The guidelines for 2012 begin at $11,170 for one person and increase by $3,960 for each additional person in the household. For a family of four, the 2012 guideline is $23,050. Tax credits for buying health insurance would be available for four-person households with taxable earnings up to 400% of that level, or $92,200. (The size of a household is determined by how many people are included on the head of household's tax return.)

So to avoid a penalty for not buying insurance, members of a household would have to determine the annual premiums on one of the lowest-quality plans in a state exchange, figure out how large a tax credit their income would entitle them to, and then calculate if the resulting out-of-pocket expense would be more than 8% of their household's modified adjusted gross income. If it was, they would not pay a penalty if they decided not to buy health insurance.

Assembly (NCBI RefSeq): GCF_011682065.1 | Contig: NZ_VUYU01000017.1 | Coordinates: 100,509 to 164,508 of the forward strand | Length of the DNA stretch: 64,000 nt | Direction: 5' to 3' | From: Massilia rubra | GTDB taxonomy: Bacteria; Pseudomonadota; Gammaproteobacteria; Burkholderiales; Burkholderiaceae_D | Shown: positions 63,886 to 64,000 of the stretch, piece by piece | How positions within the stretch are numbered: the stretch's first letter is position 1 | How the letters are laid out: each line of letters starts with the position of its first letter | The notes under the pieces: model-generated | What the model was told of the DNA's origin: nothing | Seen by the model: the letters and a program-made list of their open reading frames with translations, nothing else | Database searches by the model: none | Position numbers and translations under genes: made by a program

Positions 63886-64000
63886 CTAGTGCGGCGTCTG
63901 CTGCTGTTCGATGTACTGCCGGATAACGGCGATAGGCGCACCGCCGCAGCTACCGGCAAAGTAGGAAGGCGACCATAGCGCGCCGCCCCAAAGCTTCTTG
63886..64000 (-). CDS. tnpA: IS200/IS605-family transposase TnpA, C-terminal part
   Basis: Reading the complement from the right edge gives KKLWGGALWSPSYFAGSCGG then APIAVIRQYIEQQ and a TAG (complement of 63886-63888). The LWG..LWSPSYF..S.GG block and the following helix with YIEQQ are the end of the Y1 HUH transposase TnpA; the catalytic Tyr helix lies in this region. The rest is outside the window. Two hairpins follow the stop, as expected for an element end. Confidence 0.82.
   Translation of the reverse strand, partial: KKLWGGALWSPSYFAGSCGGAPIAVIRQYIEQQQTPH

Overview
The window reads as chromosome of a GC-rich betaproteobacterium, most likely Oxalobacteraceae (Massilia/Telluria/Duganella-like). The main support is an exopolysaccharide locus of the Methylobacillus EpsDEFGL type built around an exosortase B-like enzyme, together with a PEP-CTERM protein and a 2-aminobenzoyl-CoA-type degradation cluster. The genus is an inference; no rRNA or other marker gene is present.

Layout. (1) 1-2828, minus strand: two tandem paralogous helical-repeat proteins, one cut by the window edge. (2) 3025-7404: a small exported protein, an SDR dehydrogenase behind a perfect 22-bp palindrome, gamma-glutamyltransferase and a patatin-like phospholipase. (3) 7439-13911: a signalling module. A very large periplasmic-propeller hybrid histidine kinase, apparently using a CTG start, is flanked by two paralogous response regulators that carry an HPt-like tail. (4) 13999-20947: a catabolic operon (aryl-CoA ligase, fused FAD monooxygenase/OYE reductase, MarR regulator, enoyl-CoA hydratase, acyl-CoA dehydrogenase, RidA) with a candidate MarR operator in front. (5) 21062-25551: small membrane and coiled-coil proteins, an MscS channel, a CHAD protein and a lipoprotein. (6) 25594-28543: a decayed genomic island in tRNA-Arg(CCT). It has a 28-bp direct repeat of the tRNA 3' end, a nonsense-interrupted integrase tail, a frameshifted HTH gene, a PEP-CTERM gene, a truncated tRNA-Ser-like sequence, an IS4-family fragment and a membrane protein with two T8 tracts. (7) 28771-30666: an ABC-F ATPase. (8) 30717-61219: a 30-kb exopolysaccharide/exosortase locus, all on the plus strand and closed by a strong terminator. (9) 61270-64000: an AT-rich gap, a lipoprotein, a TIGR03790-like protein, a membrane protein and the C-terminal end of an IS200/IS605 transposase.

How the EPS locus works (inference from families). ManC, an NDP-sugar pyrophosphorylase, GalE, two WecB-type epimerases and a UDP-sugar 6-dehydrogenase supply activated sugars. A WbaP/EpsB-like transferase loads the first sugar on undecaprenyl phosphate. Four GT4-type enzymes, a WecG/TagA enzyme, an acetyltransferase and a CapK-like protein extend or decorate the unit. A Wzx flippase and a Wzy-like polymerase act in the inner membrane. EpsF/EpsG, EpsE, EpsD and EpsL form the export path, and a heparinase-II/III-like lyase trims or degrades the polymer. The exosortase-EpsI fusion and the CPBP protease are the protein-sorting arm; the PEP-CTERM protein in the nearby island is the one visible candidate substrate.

The Kaiser Family Foundation has a Health Reform Subsidy Calculator that helps simplify this complicated calculation.

The penalties

The actual individual mandate penalties under the Affordable Care Act are perhaps the easiest part of the program to understand:

  • In 2014, the annual penalty will be $95 per adult and $47.50 per child, up to a family maximum of $285 or 1% of family income, whichever is greater.
  • In 2015, the penalty will be $325 per adult and $162.50 per child, up to a family maximum of $975 or 2% of family income, whichever is greater.
  • In 2016, the penalty will be $695 per adult and $347.50 per child, up to a family maximum of $2,085 or 2.5% of family income, whichever is greater.

"Most people think of it as an annual penalty," notes Larry Levitt, a senior vice president at Kaiser. "But it is in fact a monthly thing, and you would pay a penalty for any month that you are uncovered." However, a person may be without coverage for up to three months without triggering the penalty.

Click here to become a fan of MSN Money on Facebook

More from U.S. News & World Report: